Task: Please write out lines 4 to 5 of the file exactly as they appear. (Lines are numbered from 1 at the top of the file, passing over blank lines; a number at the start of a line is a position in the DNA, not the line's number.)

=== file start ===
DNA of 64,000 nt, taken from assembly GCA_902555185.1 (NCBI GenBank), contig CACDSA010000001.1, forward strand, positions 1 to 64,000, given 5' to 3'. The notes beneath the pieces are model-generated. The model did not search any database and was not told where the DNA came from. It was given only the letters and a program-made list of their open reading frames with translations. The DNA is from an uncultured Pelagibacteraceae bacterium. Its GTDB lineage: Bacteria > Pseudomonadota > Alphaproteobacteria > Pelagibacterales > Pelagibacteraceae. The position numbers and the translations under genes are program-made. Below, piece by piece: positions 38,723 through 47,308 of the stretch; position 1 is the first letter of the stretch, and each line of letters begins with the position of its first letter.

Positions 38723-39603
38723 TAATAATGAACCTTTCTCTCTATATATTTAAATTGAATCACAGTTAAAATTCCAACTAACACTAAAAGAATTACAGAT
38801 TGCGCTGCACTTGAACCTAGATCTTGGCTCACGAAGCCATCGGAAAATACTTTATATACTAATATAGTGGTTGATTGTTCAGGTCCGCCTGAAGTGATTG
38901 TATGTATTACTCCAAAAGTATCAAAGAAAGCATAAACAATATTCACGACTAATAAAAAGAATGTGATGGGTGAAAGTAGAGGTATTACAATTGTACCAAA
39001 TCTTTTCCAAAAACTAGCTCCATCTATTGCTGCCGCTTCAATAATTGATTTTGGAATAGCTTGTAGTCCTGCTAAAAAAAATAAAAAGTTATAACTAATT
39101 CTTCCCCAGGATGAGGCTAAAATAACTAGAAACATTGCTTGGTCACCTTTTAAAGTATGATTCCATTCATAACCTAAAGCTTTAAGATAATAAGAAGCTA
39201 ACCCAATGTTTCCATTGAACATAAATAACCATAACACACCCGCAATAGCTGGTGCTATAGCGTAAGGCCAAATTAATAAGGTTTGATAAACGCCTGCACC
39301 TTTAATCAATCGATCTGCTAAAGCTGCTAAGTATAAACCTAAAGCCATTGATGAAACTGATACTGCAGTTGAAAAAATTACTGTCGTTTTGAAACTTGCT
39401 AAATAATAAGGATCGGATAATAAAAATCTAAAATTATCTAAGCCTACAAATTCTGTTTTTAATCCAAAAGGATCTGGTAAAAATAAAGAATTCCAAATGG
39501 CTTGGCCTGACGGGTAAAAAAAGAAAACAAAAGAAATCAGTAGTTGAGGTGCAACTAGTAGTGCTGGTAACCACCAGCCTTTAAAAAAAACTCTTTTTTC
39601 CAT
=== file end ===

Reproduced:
38801 TGCGCTGCACTTGAACCTAGATCTTGGCTCACGAAGCCATCGGAAAATACTTTATATACTAATATAGTGGTTGATTGTTCAGGTCCGCCTGAAGTGATTG
38901 TATGTATTACTCCAAAAGTATCAAAGAAAGCATAAACAATATTCACGACTAATAAAAAGAATGTGATGGGTGAAAGTAGAGGTATTACAATTGTACCAAA